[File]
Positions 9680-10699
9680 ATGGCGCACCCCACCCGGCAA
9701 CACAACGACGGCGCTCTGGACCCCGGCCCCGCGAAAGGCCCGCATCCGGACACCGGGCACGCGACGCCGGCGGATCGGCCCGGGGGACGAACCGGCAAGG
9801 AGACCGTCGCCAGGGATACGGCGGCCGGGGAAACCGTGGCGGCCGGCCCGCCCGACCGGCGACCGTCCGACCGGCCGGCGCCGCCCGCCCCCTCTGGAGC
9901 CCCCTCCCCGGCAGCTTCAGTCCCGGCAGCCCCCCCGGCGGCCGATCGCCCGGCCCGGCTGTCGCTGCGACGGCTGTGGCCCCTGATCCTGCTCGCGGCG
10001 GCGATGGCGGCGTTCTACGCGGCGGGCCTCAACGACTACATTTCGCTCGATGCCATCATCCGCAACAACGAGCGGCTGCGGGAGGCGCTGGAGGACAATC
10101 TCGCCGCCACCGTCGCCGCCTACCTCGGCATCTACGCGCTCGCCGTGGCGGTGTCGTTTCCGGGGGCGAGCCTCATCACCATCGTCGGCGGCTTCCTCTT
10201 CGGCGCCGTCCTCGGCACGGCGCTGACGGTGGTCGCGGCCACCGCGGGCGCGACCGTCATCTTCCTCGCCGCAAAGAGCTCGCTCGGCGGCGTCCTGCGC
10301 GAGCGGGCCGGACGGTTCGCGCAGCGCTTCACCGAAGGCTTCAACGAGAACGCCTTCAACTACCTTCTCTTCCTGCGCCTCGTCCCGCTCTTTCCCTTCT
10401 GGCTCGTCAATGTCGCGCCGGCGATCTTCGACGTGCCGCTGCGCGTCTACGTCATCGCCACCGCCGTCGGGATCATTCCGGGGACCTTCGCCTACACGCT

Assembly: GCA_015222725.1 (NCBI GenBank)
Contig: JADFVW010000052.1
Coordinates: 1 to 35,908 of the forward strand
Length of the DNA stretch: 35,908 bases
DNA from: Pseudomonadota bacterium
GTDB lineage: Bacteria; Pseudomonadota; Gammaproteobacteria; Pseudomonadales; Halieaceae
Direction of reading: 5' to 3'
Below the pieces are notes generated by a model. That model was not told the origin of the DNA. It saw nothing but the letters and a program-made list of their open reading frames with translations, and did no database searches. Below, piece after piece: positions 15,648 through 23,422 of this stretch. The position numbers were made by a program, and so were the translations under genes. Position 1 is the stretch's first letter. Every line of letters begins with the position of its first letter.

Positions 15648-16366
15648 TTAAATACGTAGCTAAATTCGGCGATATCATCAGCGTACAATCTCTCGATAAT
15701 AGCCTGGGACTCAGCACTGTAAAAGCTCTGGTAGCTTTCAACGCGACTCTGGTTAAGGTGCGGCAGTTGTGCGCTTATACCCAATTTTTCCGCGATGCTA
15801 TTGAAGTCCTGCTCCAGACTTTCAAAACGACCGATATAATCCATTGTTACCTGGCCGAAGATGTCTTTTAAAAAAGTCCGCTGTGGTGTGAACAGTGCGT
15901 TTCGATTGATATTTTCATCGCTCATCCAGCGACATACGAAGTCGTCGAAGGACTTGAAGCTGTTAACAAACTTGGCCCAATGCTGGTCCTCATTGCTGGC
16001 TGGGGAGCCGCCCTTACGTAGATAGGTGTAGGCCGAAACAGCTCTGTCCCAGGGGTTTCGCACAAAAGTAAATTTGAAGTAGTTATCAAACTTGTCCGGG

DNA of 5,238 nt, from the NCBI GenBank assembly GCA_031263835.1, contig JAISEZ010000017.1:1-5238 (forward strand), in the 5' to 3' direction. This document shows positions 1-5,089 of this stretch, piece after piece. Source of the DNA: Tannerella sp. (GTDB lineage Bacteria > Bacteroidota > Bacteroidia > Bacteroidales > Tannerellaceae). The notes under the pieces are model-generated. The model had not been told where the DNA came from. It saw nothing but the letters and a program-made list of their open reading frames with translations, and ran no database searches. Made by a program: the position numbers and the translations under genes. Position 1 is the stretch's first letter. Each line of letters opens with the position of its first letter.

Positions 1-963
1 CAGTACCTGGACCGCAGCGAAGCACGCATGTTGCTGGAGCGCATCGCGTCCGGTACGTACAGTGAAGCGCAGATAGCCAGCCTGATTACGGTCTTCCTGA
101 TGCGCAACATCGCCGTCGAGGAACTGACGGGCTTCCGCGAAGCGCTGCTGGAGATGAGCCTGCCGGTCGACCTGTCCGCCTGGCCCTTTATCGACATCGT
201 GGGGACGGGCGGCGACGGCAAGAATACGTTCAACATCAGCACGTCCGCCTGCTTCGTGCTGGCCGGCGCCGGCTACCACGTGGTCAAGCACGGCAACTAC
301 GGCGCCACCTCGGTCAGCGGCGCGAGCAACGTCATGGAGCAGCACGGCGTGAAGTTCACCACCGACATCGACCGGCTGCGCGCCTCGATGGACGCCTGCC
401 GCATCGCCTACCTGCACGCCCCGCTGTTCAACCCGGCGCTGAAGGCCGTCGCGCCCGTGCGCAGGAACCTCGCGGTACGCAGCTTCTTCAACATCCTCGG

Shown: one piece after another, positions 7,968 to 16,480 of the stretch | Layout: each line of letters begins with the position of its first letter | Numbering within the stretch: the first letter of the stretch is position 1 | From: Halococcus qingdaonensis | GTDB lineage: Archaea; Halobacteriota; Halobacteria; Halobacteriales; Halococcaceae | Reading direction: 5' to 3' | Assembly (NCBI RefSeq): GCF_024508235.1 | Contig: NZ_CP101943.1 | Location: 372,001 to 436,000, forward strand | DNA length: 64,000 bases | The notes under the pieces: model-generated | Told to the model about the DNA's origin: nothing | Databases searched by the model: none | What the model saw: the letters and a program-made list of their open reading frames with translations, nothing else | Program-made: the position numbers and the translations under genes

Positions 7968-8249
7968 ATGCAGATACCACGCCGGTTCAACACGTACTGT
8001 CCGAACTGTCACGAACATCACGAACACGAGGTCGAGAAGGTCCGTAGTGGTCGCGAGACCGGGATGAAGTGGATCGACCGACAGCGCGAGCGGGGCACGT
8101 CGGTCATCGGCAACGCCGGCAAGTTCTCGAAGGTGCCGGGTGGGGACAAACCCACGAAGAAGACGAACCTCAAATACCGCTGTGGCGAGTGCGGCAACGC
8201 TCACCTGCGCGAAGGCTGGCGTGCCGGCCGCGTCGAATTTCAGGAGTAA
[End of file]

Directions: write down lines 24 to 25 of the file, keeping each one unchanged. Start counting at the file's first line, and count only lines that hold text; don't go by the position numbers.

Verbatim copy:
16001 TGGGGAGCCGCCCTTACGTAGATAGGTGTAGGCCGAAACAGCTCTGTCCCAGGGGTTTCGCACAAAAGTAAATTTGAAGTAGTTATCAAACTTGTCCGGG

DNA of 5,238 nt, from the NCBI GenBank assembly GCA_031263835.1, contig JAISEZ010000017.1:1-5238 (forward strand), in the 5' to 3' direction. This document shows positions 1-5,089 of this stretch, piece after piece. Source of the DNA: Tannerella sp. (GTDB lineage Bacteria > Bacteroidota > Bacteroidia > Bacteroidales > Tannerellaceae). The notes under the pieces are model-generated. The model had not been told where the DNA came from. It saw nothing but the letters and a program-made list of their open reading frames with translations, and ran no database searches. Made by a program: the position numbers and the translations under genes. Position 1 is the stretch's first letter. Each line of letters opens with the position of its first letter.